RE: [Cz-L] The purpose of this list

From: Edgar Hauster <>
Date: Mon, 3 Feb 2014 14:47:00 +0100
To: The Mom <>
Reply-To: Edgar Hauster <>


If nothing else, your story on your "two" paternal grandfathers finally is an amazing and encouraging result of this most exhausting thread, that we had before and which - thanks to Bruce - is closed now.

Welcome to the List and thank you so much for sharing! As a counterpart, please let me add one of my own family stories. Friedrich (Fritz) Bardach was born in Czernowitz on September 4, 1906 in a good middle-class Jewish family as the son of the businessman Roman Bradch and the piano teacher Gitel (Gusta) Bardach, my grandmother's sister.

Sometime in the 1920/30-ies Fritz fell in love with an Ukrainian from the surroundings and from then on he broke off the contact with his family - or perhaps vice versa, who knows - and stopped speaking German; Ukrainian/Ruthenian became his common speech. In the 1930-ies he became a "famous" pickpocket. The Czernowitz newspapers report in April 1932, May 1932, July 1933, January 1934 and March 1935 on his misdeeds:

Was it promotive for his criminal career to get such a publicity? Not really. However, he succeeded to survive the Holocaust and in 1947 he reappears in Radautz, possibly as repatriate, but most probably as illegal border crosser. But the "black sheep" of our family mutated in the meantime to an affectionate son. Fritz assisted his mother Gusta to emigrate after WW2 to France. My grandfather Elias Hauster, in his letter from mid-1947, attributed Fritz's motivation

to "the miracle the language of blood". One year later, in 1948, Fritz disappears without any trace. I've put in great efforts to trace Fritz after 1948 and/or to discover his Ukrainian "wife" (my late father termed her as "wife", but, as I never found a marriage record, I am very much in doubt, that it was a legitimate liaison). No result so far, but I'm still following some new traces.

The chance, that "my" Fritz could be the Jewish one of your "two" paternal grandfathers is extremely low, but who knows, at the end of the day we might be related...?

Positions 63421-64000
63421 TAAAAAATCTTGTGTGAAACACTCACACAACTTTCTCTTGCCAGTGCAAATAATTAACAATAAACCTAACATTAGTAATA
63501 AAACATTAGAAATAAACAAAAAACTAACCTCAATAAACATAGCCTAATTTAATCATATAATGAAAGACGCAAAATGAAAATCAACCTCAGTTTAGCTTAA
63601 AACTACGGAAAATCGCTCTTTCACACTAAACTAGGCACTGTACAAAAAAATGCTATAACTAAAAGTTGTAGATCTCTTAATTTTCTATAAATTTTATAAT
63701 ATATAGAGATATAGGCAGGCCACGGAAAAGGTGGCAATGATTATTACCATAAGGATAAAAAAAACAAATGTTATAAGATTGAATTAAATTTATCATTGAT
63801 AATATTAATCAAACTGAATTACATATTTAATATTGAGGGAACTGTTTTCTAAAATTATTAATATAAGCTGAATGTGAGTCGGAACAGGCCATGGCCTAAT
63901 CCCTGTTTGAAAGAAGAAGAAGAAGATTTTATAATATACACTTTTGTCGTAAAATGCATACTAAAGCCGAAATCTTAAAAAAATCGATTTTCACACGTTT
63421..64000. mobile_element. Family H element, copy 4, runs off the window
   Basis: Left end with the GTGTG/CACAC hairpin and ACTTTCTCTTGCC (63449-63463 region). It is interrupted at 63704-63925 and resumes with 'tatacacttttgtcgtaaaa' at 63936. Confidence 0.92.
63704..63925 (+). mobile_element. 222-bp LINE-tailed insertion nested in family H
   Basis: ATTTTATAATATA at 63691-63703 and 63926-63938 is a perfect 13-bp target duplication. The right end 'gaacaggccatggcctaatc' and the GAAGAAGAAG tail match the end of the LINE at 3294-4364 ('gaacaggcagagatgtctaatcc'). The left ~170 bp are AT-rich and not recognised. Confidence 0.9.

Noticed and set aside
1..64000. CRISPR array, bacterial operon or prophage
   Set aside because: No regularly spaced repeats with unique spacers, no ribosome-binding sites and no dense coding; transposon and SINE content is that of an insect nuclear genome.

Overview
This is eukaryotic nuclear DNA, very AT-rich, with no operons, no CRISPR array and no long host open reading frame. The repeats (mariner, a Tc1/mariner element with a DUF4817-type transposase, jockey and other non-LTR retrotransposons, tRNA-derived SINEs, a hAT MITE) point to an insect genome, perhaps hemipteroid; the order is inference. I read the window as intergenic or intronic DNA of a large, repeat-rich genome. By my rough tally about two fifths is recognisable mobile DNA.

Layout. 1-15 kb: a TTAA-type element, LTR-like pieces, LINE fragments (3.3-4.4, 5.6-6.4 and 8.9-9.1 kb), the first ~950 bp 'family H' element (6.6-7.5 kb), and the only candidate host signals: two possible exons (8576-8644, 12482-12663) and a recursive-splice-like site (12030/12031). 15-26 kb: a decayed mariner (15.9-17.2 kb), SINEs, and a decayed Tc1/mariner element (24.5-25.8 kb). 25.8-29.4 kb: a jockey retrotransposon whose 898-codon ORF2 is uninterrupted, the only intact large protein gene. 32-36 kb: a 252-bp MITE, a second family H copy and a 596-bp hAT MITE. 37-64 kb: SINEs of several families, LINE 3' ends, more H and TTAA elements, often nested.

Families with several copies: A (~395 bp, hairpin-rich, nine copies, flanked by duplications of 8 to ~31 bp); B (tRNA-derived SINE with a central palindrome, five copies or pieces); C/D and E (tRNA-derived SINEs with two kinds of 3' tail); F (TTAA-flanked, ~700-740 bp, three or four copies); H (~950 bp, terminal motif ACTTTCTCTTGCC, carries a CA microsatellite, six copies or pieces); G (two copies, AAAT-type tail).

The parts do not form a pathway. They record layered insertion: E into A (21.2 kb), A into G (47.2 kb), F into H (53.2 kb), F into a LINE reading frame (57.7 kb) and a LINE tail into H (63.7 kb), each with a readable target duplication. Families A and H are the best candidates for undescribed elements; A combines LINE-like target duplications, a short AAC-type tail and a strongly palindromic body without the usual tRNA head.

However, I hope you enjoyed this story and I'm welcoming you once again to our List! I'm very much appreciating your statements and I'm sharing your feelings with regard to the last debates.

Edgar Hauster
Lent - The Netherlands

> Date: Sun, 2 Feb 2014 22:09:35 -0500
> Subject: Re: [Cz-L] The purpose of this list
> From:
> To:
> CC:
> Thank you for this, Bruce.
> I joined this list-serve a short time ago in order to search for
> genealogical information about the identity of my biological paternal
> grandfather.
> This ongoing debate has been disturbing to me from the standpoint of
> the story behind my search for the identity of my grandfather:
> My Ukrainian grandmother, born and raised in Cucuirul Mare, Bukovina,
> was married out of necessity to a Ukrainian man whom she did not love.
> While he was away in Canada on his own preparing to bring her and
> their two children over, she fell in love with her true soulmate -- a
> Jewish Czernowitzer from what I have been told. My father's 1932 birth
> was the result of their illicit union. She and her three children
> eventually joined the man-she-did-not-love in Canada. The few precious
> photographic keepsakes I have from this love story provides me with
> irrefutable evidence that Ukrainian/Jew meant nothing to them. They
> simply loved one another and fate denied them a life together. My
> father was a decent man. I believe myself to be a decent person. Am
> I to credit this to my Ukrainian grandmother's genes or my mystery
> Jewish grandfather's? These debates would have me thinking that the
> goodness of one set of genes must have trumped the evil of the other.
> But whose?
> I hope someday to successfully discover my grandfather's identity via
> this resource -- and it matters not a whit to me what his ethnic or
> religious background was.
> Vicki
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Received on 2014-02-03 08:15:38

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